Reed Smith Client Alert

Authors: Craig R. Enochs

A Texas Court of Appeals has held that parties to a natural gas gathering contract are required to utilize arbitration—despite the absence of an arbitration provision in the contract—because the case cannot be decided without considering the terms of a separate, related contract that contains a mandatory arbitration clause.1

Enterprise Field Services, LLC ("Enterprise") owns a natural gas gathering system in the San Juan Basin in New Mexico. In 1984, the predecessor-in-interest to Enterprise entered into a gas gathering agreement (the "1984 Contract") with ConocoPhillips ("Conoco") and the predecessor in interest to TOC-Rocky-Mountain, Inc. ("TOC"). Under the 1984 Contract, Enterprise agreed to deliver gas quantities to a processing plant jointly owned by Conoco and TOC (the "San Juan Gas Plant"). Conoco and TOC retained all natural gas liquids ("NGLs") attributable to their own gas production, and as part of their processing fee, the plant owners also retained a certain percentage of NGLs attributable to third-party gas production delivered by Enterprise and processed at the San Juan Gas Plant (the "NGL Allocation").

Initially, the NGL Allocation was performed by Conoco and TOC in accordance with the 1984 Contract’s terms, but Enterprise later started performing the NGL Allocation itself and continued this practice for approximately 20 years.

In 2006, Enterprise and TOC’s parent company, BP America Production Company ("BP"), entered into a long-term gathering agreement relating to gas delivery and processing at the San Juan Gas Plant (the "2006 Contract"). Although the 2006 Contract did not specify how NGLs would be allocated, Enterprise and BP agreed to enter into good faith negotiations with TOC and Conoco in order to reach an agreement on NGL Allocation for future gas deliveries to the San Juan Gas Plant.

A year later, a dispute arose over the way the NGL Allocation was performed, which eventually led to Enterprise terminating the 1984 Contract. Enterprise sought a declaratory judgment that it had no obligation to gather and deliver gas owned by Conoco to the San Juan Gas Plant, and that the 1984 Contract had expired or terminated by its terms. TOC, which was joined as a necessary party to the lawsuit, filed a counterclaim seeking damages for breach of the NGL Allocation provisions of the 1984 Contract, and a declaratory judgment regarding its rights and duties under the 1984 Contract.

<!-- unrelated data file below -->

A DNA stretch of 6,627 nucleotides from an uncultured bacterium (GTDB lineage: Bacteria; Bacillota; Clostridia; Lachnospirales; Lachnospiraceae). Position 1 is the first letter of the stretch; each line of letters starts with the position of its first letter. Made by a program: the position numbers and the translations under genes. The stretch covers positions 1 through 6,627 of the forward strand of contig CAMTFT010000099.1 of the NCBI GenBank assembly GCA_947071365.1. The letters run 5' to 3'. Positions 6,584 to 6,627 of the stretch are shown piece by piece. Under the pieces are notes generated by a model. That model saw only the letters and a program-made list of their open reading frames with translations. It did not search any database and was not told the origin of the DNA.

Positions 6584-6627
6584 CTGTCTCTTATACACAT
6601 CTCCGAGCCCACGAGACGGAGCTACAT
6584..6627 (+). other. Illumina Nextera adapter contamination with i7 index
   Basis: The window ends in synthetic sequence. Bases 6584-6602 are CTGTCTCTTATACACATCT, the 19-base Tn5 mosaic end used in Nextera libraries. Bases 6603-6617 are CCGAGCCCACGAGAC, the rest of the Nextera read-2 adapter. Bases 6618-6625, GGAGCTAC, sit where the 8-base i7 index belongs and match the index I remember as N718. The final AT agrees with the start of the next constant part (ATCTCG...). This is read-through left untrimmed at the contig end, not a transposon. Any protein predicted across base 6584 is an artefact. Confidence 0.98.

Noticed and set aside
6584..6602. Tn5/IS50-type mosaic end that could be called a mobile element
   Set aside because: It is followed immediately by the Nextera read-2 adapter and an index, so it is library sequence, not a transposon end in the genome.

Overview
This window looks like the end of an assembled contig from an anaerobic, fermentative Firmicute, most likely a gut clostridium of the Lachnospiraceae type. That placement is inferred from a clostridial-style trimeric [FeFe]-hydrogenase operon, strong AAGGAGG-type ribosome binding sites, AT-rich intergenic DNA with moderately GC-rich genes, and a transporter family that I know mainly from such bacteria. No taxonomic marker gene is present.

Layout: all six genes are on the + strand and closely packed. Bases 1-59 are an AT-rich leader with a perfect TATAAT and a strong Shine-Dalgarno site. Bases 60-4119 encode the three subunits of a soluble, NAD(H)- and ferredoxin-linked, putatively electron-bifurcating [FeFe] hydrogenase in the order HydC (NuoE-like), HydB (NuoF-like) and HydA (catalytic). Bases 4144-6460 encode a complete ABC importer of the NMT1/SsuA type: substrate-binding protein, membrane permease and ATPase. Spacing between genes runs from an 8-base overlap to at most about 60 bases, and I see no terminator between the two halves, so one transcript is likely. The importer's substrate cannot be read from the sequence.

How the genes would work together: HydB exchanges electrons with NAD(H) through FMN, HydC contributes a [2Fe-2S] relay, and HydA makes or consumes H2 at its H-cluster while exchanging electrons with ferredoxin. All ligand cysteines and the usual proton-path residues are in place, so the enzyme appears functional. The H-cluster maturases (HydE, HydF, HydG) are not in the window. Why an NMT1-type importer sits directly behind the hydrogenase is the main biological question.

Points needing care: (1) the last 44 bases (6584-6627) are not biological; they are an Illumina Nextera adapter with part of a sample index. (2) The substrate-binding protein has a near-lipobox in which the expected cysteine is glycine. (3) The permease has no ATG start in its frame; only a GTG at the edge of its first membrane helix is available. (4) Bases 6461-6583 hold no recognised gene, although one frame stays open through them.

Enterprise moved to compel arbitration, alleging that TOC’s breach of contract claim under the 1984 Contract "touches on" the terms of the 2006 Contract, and therefore the dispute resolution procedures in the 2006 Contract should apply.

The threshold issue before the Texas Court of Appeals ("Court") was whether TOC’s claims relating to the 1984 Contract—which did not contain an arbitration provision—were otherwise subject to a mandatory arbitration provision in the 2006 Contract.

The Court held that TOC’s claims relating to the 1984 Contract were subject to the mandatory arbitration provision under the 2006 Contract. According to the Court, claims of breach of performance under the 1984 Contract would "necessarily involve the interpretation of provisions of the [2006 Contract]." Furthermore, it did not matter that TOC was not a signatory to the 2006 Contract between Enterprise and TOC’s affiliate, BP. In its pleadings, TOC referred to itself as "BP" and also judicially admitted that, apart from the 1984 Contract, it "has a separate gas gathering agreement"—referring to the 2006 Contract. Because TOC never complained or alleged, in its pleadings or otherwise, that it was not bound by the terms of the 2006 Contract signed by TOC’s affiliate, the Court would not allow TOC to effectively argue that the arbitration language in the 2006 Contract did not apply to TOC’s claims under the 1984 Contract. Accordingly, the Court compelled arbitration of TOC’s 1984 Contract claims pursuant to the 2006 Contract’s dispute resolution terms.

The Enterprise decision serves as a reminder that parties should be cautious when analyzing and negotiating energy transactions involving multiple agreements and counterparties, to make sure that dispute resolution procedures generally align across related contracts. If you have any questions about this decision, please contact Craig Enochs, Paul Turner, Kevin Page or Malin Delling.

1 Enterprise Field Services, LLC v. TOC-Rocky Mountain, Inc., 2013 WL 744006 (Tex. Ct. App.—Houston [1st Dist.]).



Client Alert 2013-083